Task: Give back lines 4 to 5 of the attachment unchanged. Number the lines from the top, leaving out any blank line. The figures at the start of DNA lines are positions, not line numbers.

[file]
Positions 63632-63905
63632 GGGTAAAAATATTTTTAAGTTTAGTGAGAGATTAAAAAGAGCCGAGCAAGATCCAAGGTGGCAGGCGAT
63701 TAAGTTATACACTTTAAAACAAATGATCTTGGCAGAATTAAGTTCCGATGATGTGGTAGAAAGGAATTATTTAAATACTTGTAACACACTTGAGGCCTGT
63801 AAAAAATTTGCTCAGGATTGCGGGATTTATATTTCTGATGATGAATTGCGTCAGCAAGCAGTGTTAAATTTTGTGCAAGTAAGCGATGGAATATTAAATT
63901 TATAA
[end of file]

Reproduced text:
63801 AAAAAATTTGCTCAGGATTGCGGGATTTATATTTCTGATGATGAATTGCGTCAGCAAGCAGTGTTAAATTTTGTGCAAGTAAGCGATGGAATATTAAATT
63901 TATAA